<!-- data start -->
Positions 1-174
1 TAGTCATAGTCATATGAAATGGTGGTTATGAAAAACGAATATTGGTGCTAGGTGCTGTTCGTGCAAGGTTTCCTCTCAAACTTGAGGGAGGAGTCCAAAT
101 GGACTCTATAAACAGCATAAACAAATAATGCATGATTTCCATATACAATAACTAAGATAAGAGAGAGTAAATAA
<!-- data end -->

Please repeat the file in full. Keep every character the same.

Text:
Positions 1-174
1 TAGTCATAGTCATATGAAATGGTGGTTATGAAAAACGAATATTGGTGCTAGGTGCTGTTCGTGCAAGGTTTCCTCTCAAACTTGAGGGAGGAGTCCAAAT
101 GGACTCTATAAACAGCATAAACAAATAATGCATGATTTCCATATACAATAACTAAGATAAGAGAGAGTAAATAA